India had big dreams of becoming only the fourth nation to land on the moon. Things went smoothly with its Chandrayaan-2 orbiter up to the point where the spacecraft sent the lander down to the surface of the moon. Had things gone as planned, the rover would have roamed the unexplored south pole of the moon.
The lander was lost shortly after the orbiter released it. At the time, the Indian Space Research Organization (ISRO) didn’t offer much in the way of details on what happened. All the ISRO said was that there had been a loss of contact with the lander and noted that the data was being analyzed.
The Indian government has now issued a brief report on what happened. The reason for the loss of the spacecraft is straightforward – the lander’s brake thrusters malfunctioned, and it crashed. Jitendra Singh, the Indian minister for the Department of Space, the ISRO parent department, said that “During the second phase of descent, the reduction in velocity was more than the designed value. Due to this deviation, the initial conditions at the start of the fine braking phase were beyond the designed parameters. As a result, Vikram hard landed within 500 m of the designated landing site.”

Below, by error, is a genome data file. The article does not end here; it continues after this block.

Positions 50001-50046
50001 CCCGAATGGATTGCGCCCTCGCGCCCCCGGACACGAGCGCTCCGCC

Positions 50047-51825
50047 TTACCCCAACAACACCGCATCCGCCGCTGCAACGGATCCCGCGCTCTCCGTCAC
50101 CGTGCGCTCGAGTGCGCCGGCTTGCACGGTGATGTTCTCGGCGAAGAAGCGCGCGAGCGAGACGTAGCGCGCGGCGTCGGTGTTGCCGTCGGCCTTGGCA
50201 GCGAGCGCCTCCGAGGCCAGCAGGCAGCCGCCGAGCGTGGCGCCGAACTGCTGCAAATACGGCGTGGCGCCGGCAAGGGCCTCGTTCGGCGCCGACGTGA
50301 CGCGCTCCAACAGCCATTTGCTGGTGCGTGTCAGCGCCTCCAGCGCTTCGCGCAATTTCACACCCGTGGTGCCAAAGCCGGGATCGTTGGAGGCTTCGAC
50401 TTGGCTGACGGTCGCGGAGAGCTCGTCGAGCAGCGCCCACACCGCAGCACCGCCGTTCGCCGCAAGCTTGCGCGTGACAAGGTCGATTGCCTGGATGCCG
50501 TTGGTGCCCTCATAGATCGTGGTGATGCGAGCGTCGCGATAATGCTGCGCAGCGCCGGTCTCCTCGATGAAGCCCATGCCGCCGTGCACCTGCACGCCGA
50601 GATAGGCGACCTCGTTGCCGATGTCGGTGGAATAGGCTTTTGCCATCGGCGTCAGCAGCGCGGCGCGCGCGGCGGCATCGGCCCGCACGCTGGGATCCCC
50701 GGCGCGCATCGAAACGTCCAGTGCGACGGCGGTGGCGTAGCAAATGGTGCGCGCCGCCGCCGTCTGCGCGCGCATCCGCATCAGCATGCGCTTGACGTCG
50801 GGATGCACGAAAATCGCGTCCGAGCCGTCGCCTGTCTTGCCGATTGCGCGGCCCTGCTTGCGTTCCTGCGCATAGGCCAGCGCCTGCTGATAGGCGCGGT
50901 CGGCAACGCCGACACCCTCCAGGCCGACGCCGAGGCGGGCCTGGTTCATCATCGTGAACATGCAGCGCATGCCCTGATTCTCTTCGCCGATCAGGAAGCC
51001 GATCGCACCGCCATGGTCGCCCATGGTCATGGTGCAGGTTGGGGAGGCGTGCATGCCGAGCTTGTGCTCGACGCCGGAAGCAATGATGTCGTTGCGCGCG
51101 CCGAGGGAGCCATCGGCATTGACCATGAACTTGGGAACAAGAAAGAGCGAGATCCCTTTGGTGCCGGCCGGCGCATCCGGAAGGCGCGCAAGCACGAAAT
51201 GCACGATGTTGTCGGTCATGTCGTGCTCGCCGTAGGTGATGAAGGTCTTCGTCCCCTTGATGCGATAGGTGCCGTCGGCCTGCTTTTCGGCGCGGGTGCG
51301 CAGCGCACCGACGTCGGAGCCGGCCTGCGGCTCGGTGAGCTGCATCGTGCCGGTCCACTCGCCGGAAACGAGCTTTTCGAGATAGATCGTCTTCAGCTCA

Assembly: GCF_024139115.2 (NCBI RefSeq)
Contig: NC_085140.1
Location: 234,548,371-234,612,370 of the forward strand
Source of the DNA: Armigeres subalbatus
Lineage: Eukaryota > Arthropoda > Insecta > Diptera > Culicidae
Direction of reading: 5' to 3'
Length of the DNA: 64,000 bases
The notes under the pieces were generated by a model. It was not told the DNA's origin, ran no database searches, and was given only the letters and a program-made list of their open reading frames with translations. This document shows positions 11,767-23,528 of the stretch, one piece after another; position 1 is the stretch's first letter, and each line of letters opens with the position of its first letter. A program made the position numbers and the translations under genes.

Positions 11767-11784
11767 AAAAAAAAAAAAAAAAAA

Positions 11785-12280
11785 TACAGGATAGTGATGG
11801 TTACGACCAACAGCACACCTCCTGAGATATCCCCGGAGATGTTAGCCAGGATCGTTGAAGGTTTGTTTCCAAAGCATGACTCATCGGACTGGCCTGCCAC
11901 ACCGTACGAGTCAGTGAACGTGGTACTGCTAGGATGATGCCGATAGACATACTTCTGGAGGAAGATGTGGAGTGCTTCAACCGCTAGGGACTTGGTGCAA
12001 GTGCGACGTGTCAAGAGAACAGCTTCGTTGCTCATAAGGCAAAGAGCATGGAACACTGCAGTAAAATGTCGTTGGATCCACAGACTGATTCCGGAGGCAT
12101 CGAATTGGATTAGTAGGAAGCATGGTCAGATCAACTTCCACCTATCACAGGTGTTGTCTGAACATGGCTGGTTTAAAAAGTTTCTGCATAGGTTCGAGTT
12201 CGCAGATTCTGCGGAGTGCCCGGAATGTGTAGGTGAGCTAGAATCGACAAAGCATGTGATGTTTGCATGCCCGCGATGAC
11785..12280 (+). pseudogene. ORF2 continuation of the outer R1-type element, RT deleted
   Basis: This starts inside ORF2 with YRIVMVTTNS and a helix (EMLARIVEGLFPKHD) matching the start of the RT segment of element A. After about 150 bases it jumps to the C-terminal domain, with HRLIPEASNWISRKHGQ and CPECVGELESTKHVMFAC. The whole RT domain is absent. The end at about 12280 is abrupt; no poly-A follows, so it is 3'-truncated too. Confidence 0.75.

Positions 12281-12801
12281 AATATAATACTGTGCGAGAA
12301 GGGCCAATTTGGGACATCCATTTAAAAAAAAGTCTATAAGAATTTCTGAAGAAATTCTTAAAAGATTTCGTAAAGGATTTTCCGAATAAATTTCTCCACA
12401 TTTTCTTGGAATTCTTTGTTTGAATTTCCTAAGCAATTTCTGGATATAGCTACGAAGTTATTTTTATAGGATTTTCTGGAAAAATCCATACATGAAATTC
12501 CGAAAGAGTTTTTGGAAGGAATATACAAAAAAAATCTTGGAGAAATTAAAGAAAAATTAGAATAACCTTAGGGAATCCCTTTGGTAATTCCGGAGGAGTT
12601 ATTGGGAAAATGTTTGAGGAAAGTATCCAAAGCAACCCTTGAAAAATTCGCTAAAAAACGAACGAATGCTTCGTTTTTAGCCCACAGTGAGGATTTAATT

The space agency gave no details on what exactly caused the landing system to malfunction. The ISRO was quick to point out that it has had success with the Chandrayaan-2 spacecraft in orbit around the moon collecting information. The agency said that all eight of the state of the art scientific instruments on the orbiter are performing as designed. The statement offered by Singh is believed to be the first acknowledgment that the spacecraft crashed.